Results 1 to 11 of 11

050913, 21:39 #1Registered User
 Join Date
 May 2013
 Posts
 6
Unanswered: Dividing but getting 0's in SQL Statement
I'm using a subquery to pull out sums and counts, and trying to divide one number by another. The results I get when I do the division are all 0's, except in cases where the divided numbers are 1 and 1, thus giving me a 1 back.
Here is my structure
SELECT
SALES_ID,
COUNT(P_CODE) AS "TOTAL WORK ORDERS",
SUM(AVOIDABLE_FLAG) AS AVOIDABLE,
SUM(AVOIDABLE_FLAG)/COUNT(P_CODE) AS AVOIDABLE_RATE
FROM (****subquery here) A
GROUP BY SALES_ID
How can I get the "Avoidable Rate" to come back in a decimal format, or even a percentage if that is possible. I'm relatively new to SQL and haven't quite figured this one out yet. I'm pulling from a db2 server and using MS ACCESS to passthrough, making declaring any variables difficult.

050913, 22:45 #2Registered User
 Join Date
 Feb 2008
 Location
 Japan
 Posts
 3,483
How can I get the "Avoidable Rate" to come back in a decimal format, or even a percentage if that is possible.
Anyway,
please try
100.00 * SUM(AVOIDABLE_FLAG) / NULLIF(COUNT(P_CODE) , 0) AS AVOIDABLE_RATE /* in percentage */

050913, 22:49 #3Resident Curmudgeon
 Join Date
 Feb 2004
 Location
 In front of the computer
 Posts
 15,579
Provided Answers: 54The problem is most likely the need for a datatype conversion. If that is your problem, try using:
Code:SELECT SALES_ID , COUNT(P_CODE) AS "TOTAL WORK ORDERS" , SUM(AVOIDABLE_FLAG) AS AVOIDABLE , 1e2 * SUM(AVOIDABLE_FLAG) / COUNT(P_CODE) AS AVOIDABLE_RATE FROM (****subq ery here) A GROUP BY SALES_ID
PatPIn theory, theory and practice are identical. In practice, theory and practice are unrelated.

051013, 13:47 #4Registered User
 Join Date
 May 2013
 Posts
 6
Both of those solutions worked to get me accurate numbers, but is there a way to format those as a percent?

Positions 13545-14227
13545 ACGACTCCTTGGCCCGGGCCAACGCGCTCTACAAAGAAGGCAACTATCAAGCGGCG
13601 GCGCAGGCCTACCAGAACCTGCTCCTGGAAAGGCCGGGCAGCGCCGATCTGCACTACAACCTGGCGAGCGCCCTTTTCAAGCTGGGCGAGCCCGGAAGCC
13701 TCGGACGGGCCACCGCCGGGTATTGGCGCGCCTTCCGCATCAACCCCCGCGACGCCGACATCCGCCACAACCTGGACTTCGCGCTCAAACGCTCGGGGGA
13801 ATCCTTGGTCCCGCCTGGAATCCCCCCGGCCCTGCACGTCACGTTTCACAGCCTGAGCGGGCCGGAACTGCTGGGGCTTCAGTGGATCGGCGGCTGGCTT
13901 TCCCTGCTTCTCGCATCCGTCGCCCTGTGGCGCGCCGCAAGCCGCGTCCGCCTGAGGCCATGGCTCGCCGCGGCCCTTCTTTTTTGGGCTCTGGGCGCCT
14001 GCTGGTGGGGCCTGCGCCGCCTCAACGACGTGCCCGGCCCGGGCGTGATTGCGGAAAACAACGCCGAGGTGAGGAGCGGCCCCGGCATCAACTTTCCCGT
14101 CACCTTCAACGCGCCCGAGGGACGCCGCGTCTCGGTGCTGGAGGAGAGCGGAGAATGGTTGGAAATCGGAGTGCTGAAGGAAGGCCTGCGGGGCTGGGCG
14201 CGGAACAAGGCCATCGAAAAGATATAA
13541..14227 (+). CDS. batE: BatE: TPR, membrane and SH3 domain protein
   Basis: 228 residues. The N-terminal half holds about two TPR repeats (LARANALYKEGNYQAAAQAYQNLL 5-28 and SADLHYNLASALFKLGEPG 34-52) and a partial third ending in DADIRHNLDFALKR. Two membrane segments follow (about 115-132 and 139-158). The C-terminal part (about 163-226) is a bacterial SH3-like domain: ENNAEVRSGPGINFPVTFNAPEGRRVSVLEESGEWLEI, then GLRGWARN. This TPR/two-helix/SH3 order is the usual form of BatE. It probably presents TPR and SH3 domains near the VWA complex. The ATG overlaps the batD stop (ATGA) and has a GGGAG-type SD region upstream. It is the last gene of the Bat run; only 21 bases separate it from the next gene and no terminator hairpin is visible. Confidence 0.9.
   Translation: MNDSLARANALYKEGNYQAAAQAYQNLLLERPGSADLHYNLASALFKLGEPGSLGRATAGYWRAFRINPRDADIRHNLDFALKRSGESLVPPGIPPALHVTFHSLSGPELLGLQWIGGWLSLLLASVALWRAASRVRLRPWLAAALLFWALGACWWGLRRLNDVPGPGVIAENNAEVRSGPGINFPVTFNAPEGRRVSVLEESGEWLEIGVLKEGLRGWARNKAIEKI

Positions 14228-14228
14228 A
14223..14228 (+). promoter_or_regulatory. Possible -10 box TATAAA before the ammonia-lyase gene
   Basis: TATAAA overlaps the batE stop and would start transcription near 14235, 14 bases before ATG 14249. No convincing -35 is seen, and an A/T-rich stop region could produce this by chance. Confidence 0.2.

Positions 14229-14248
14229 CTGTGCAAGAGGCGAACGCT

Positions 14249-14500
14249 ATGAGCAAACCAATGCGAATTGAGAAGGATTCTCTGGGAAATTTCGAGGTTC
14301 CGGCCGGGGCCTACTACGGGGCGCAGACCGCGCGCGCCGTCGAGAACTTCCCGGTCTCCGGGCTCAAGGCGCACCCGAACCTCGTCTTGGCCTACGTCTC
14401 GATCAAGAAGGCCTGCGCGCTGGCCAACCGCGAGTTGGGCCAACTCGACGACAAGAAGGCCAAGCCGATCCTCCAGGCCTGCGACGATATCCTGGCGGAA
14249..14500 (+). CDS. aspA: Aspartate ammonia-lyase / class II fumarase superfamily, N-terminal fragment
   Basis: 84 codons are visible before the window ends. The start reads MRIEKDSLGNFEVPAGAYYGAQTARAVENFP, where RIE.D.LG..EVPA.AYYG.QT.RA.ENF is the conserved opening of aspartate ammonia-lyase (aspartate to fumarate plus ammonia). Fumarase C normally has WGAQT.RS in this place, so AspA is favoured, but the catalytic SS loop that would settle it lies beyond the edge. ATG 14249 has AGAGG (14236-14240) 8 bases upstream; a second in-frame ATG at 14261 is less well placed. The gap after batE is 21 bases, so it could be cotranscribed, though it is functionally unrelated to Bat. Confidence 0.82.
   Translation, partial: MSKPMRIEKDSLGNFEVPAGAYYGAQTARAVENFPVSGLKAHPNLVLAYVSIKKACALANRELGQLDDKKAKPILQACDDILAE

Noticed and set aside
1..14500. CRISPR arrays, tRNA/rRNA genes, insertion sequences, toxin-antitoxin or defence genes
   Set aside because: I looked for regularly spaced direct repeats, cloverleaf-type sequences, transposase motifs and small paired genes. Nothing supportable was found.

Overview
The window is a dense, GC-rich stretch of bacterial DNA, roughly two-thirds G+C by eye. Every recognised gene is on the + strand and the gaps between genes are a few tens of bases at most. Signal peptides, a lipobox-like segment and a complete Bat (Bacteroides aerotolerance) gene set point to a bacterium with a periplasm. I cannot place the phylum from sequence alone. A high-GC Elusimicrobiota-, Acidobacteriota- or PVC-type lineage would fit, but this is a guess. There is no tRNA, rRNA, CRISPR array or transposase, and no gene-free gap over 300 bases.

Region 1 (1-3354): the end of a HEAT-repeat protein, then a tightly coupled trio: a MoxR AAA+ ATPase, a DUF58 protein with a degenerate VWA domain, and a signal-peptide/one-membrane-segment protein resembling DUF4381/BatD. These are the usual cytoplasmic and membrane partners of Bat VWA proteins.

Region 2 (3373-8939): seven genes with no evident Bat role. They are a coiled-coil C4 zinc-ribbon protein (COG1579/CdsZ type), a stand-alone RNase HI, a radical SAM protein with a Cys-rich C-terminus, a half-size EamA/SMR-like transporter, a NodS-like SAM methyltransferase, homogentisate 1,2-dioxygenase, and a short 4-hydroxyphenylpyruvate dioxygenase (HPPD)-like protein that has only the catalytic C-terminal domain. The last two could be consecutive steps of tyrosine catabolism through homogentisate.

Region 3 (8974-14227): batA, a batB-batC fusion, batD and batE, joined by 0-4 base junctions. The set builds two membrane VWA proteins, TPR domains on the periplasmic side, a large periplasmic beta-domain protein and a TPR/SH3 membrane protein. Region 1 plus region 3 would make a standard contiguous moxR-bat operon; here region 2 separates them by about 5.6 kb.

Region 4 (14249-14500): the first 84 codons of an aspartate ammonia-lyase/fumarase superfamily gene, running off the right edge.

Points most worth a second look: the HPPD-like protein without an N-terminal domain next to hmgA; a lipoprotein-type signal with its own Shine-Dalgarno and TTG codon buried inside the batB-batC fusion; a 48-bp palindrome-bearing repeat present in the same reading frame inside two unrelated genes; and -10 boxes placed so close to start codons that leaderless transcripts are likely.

Thanks for the responses.. very much helpful.

051013, 13:53 #5Resident Curmudgeon
 Join Date
 Feb 2004
 Location
 In front of the computer
 Posts
 15,579
Provided Answers: 54Both ought to display the compuation as a percentage (a number between 0 and 100 with decimal places instead of a decimal between 0 and 1). What do you mean when you ask for "format those as a percent" ?
PatPIn theory, theory and practice are identical. In practice, theory and practice are unrelated.

051013, 15:25 #6Registered User
 Join Date
 May 2013
 Posts
 6
For example in my result set I have 1 avoidable and 6 in the total work orders column. It comes back as 16.66667. Is there a way to get it to come back as 0.1666667?

051013, 15:30 #7Resident Curmudgeon
 Join Date
 Feb 2004
 Location
 In front of the computer
 Posts
 15,579
Provided Answers: 54Aha! You want the decimal value, not the percentage! Change the 1e2 to 1e0 and you will get a decimal percentage.
PatPIn theory, theory and practice are identical. In practice, theory and practice are unrelated.

051013, 15:37 #8Registered User
 Join Date
 May 2013
 Posts
 6
That was it! Thank you Pat. Can I ask, what is the significance of 1e2 and 1e0, what do they mean?

051013, 16:01 #9:)
 Join Date
 Jun 2003
 Location
 Toronto, Canada
 Posts
 5,516
Provided Answers: 1

051013, 16:23 #10Resident Curmudgeon
 Join Date
 Feb 2004
 Location
 In front of the computer
 Posts
 15,579
Provided Answers: 54n_i is correct... The 1e2 is scientific notation for 100 as a real number, multiplying by that converted your count to a real number which when divided by the integer count stayed a real number so the result was 16.6666667 which was the percentage that you wanted with the decimals intact.
When I discovered that you wanted the decimal value (between 0 and 1) instead of the percentage (between 0 and 100), the simplest way to get from one to the other was to change the exponent.
Note that the conversion from integer to real is the most important part of the change, the scaling (the difference between 1 and 100) was almost a side effect. You could get the same effect using a CAST(), this was just the easier way to get what you wanted.
PatPIn theory, theory and practice are identical. In practice, theory and practice are unrelated.

051013, 17:40 #11Registered User
 Join Date
 May 2013
 Posts
 6
Makes sense. Thanks so much!